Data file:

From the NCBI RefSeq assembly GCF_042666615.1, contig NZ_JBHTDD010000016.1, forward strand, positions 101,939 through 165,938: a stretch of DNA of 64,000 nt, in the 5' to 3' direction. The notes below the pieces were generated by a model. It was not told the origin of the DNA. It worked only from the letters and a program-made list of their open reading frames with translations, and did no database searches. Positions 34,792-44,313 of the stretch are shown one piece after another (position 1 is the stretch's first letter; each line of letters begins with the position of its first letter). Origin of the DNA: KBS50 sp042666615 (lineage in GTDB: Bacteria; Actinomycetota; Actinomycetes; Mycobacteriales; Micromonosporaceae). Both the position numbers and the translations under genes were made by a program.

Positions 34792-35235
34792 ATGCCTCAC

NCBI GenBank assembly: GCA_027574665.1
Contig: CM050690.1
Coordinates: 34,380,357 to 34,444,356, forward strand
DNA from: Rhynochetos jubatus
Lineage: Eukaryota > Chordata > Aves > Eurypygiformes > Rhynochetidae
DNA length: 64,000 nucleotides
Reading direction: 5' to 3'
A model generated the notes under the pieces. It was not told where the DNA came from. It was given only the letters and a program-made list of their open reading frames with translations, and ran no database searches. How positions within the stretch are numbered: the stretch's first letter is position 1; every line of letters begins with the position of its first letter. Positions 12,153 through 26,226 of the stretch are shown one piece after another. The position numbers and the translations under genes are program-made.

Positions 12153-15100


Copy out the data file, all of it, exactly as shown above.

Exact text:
From the NCBI RefSeq assembly GCF_042666615.1, contig NZ_JBHTDD010000016.1, forward strand, positions 101,939 through 165,938: a stretch of DNA of 64,000 nt, in the 5' to 3' direction. The notes below the pieces were generated by a model. It was not told the origin of the DNA. It worked only from the letters and a program-made list of their open reading frames with translations, and did no database searches. Positions 34,792-44,313 of the stretch are shown one piece after another (position 1 is the stretch's first letter; each line of letters begins with the position of its first letter). Origin of the DNA: KBS50 sp042666615 (lineage in GTDB: Bacteria; Actinomycetota; Actinomycetes; Mycobacteriales; Micromonosporaceae). Both the position numbers and the translations under genes were made by a program.

Positions 34792-35235
34792 ATGCCTCAC

NCBI GenBank assembly: GCA_027574665.1
Contig: CM050690.1
Coordinates: 34,380,357 to 34,444,356, forward strand
DNA from: Rhynochetos jubatus
Lineage: Eukaryota > Chordata > Aves > Eurypygiformes > Rhynochetidae
DNA length: 64,000 nucleotides
Reading direction: 5' to 3'
A model generated the notes under the pieces. It was not told where the DNA came from. It was given only the letters and a program-made list of their open reading frames with translations, and ran no database searches. How positions within the stretch are numbered: the stretch's first letter is position 1; every line of letters begins with the position of its first letter. Positions 12,153 through 26,226 of the stretch are shown one piece after another. The position numbers and the translations under genes are program-made.

Positions 12153-15100